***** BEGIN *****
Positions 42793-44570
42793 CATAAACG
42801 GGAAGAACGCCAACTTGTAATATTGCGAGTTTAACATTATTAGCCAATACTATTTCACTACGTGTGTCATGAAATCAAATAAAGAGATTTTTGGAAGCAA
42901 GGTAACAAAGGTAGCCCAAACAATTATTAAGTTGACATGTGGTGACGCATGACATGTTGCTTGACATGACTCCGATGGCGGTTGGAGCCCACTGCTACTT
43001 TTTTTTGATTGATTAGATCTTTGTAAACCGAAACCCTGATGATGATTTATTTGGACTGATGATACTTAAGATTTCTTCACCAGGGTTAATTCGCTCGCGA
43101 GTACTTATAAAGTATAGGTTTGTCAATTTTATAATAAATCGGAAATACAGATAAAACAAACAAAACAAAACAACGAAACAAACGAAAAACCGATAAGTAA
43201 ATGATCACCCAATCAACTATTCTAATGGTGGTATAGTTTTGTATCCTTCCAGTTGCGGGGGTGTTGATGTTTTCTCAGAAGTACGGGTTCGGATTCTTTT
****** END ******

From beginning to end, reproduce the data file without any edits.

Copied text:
Positions 42793-44570
42793 CATAAACG
42801 GGAAGAACGCCAACTTGTAATATTGCGAGTTTAACATTATTAGCCAATACTATTTCACTACGTGTGTCATGAAATCAAATAAAGAGATTTTTGGAAGCAA
42901 GGTAACAAAGGTAGCCCAAACAATTATTAAGTTGACATGTGGTGACGCATGACATGTTGCTTGACATGACTCCGATGGCGGTTGGAGCCCACTGCTACTT
43001 TTTTTTGATTGATTAGATCTTTGTAAACCGAAACCCTGATGATGATTTATTTGGACTGATGATACTTAAGATTTCTTCACCAGGGTTAATTCGCTCGCGA
43101 GTACTTATAAAGTATAGGTTTGTCAATTTTATAATAAATCGGAAATACAGATAAAACAAACAAAACAAAACAACGAAACAAACGAAAAACCGATAAGTAA
43201 ATGATCACCCAATCAACTATTCTAATGGTGGTATAGTTTTGTATCCTTCCAGTTGCGGGGGTGTTGATGTTTTCTCAGAAGTACGGGTTCGGATTCTTTT